I went to Sokolov`s recital at the National Philharmonic on Saturday. Sold out, and rightly so. The first half of the programme was Rameau and Mozart which I could have done without. I can`t listen to early music on the piano. Neither do I find a romantic approach to Mozart particularly fulfilling. However, the second half, devoted to Brahms, was probably the most monumental performance of anything I have heard in my time in Poland. Applause seemed a futile response to such magisterial playing. Oh, that we could have left in silence.
Talking of silence, would that we could have had more of it from the audience during the concert. Loud coughing seems to have become a competitive activity. In London, concertgoers are instructed to cover their mouths when coughing. The decibel level can be reduced hugely. Not in Warsaw. Perhaps Mr. Wit enjoys the distraction when he is on the podium? Actually, Poles rarely cover their mouths when coughing where ever they are, which is probably why I developed a cold yesterday morning.
Andrzej Sulek, dismissed director of the Chopin Institute, showed up for Sokolov. We were sitting a row apart. Standing together at the end of the rows, we found ourselves shaking hands almost without realising it. Yes, there should be a public enquiry into his dismissal and the misuse of the one-off bonanza of state funds that hit classical music during the “Chopin Year”, something I have called for and which Minister Smolen doesn`t seem to know what to do about. (She is in-charge of music at the Ministry of Culture). Two years on I dont suppose anything will happen about the half started projects, the scandal of NIFC management or anything else that requires public servants to stand up and be accountable.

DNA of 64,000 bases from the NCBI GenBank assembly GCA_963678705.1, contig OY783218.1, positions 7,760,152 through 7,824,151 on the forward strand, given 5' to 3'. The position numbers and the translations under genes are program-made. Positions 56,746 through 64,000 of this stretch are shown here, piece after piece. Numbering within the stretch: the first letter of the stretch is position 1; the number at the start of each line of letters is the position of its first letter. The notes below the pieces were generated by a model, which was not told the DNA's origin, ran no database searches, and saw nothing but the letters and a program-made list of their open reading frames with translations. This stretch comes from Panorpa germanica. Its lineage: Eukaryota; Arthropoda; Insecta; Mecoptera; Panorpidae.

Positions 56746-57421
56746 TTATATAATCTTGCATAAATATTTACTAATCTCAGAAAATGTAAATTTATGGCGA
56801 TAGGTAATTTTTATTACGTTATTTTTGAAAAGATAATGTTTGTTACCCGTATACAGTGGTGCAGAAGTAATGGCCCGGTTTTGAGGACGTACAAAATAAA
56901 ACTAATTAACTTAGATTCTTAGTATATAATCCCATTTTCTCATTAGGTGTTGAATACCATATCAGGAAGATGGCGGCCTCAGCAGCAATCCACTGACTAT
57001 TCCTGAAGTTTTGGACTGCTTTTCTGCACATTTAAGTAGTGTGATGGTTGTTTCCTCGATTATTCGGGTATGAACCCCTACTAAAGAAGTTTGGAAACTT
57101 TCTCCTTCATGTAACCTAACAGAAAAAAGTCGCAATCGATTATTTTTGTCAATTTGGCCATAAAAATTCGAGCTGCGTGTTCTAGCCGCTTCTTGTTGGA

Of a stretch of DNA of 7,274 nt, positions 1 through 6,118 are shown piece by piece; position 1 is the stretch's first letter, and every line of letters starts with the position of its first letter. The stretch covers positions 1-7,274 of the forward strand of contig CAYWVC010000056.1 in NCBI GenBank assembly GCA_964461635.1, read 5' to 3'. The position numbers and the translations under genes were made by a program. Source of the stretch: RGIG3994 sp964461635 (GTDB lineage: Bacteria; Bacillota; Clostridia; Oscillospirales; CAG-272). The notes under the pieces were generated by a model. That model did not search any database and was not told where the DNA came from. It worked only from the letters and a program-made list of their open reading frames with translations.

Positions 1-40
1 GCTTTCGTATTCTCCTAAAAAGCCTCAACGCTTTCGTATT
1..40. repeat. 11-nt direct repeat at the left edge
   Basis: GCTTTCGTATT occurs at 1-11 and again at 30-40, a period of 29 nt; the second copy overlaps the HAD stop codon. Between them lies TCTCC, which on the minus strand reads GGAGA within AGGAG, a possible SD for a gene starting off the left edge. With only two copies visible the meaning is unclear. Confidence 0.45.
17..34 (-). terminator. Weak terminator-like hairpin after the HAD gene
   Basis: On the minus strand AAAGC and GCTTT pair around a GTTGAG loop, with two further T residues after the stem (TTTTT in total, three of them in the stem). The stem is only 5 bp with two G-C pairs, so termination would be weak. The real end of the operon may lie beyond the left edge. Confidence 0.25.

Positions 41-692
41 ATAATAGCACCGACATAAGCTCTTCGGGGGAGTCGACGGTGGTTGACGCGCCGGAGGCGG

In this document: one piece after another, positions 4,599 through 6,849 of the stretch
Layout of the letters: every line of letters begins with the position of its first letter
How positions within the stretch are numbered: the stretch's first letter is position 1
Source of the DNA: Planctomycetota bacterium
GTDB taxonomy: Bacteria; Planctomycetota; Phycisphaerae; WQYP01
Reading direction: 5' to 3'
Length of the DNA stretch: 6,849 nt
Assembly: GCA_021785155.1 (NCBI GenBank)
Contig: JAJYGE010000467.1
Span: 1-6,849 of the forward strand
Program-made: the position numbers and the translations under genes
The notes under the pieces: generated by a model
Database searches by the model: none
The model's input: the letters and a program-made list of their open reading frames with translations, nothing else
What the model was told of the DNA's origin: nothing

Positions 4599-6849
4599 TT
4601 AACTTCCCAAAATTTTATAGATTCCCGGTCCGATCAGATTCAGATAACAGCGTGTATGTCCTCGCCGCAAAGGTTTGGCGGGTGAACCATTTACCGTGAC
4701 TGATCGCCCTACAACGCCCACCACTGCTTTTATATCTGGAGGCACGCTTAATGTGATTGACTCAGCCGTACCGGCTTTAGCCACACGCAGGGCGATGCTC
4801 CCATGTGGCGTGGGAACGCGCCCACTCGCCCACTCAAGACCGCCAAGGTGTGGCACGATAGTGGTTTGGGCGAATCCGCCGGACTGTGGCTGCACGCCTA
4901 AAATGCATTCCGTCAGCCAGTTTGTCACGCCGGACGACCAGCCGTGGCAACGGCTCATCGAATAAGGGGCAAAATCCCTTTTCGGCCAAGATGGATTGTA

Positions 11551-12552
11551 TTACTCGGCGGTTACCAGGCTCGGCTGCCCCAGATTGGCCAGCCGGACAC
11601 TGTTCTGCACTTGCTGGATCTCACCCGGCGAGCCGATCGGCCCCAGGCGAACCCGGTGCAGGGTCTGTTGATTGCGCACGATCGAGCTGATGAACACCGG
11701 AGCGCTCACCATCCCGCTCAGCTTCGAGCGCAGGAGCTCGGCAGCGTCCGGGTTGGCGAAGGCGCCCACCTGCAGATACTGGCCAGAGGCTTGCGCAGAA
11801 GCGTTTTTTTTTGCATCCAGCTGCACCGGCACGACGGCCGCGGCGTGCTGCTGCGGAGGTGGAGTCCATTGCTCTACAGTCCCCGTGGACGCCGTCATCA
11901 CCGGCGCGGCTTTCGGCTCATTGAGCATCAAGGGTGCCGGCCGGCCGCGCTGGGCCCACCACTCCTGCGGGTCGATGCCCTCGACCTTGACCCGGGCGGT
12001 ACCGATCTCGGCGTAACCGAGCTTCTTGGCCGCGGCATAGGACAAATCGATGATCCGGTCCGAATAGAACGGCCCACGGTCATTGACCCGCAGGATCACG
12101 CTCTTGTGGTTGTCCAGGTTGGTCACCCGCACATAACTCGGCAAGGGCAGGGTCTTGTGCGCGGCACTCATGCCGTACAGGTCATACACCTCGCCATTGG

Sulek didn`t seem very pleased to be shaking hands with me. I shouldn`t have been very pleased to be shaking hands with him either, and for better reason. But, I am a generous soul and can appreciate how the sysytem can ruin the good intentions of even the best intentioned, least self-serving.